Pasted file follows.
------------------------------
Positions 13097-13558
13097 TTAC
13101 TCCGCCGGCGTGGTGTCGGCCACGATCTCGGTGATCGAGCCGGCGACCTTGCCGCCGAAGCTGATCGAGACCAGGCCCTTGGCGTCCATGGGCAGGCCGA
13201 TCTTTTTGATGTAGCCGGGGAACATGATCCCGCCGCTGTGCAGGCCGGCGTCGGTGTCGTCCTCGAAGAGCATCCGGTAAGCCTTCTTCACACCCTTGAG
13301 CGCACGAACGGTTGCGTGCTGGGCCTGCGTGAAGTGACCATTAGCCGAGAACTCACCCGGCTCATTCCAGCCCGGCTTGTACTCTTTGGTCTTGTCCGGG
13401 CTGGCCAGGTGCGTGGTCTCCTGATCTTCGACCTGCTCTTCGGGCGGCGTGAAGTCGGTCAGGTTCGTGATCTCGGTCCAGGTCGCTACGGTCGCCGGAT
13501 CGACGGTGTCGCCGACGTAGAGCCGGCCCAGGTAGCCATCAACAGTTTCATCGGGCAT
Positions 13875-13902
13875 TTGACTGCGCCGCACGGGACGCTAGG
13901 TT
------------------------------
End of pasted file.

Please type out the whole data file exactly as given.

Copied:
Positions 13097-13558
13097 TTAC
13101 TCCGCCGGCGTGGTGTCGGCCACGATCTCGGTGATCGAGCCGGCGACCTTGCCGCCGAAGCTGATCGAGACCAGGCCCTTGGCGTCCATGGGCAGGCCGA
13201 TCTTTTTGATGTAGCCGGGGAACATGATCCCGCCGCTGTGCAGGCCGGCGTCGGTGTCGTCCTCGAAGAGCATCCGGTAAGCCTTCTTCACACCCTTGAG
13301 CGCACGAACGGTTGCGTGCTGGGCCTGCGTGAAGTGACCATTAGCCGAGAACTCACCCGGCTCATTCCAGCCCGGCTTGTACTCTTTGGTCTTGTCCGGG
13401 CTGGCCAGGTGCGTGGTCTCCTGATCTTCGACCTGCTCTTCGGGCGGCGTGAAGTCGGTCAGGTTCGTGATCTCGGTCCAGGTCGCTACGGTCGCCGGAT
13501 CGACGGTGTCGCCGACGTAGAGCCGGCCCAGGTAGCCATCAACAGTTTCATCGGGCAT
Positions 13875-13902
13875 TTGACTGCGCCGCACGGGACGCTAGG
13901 TT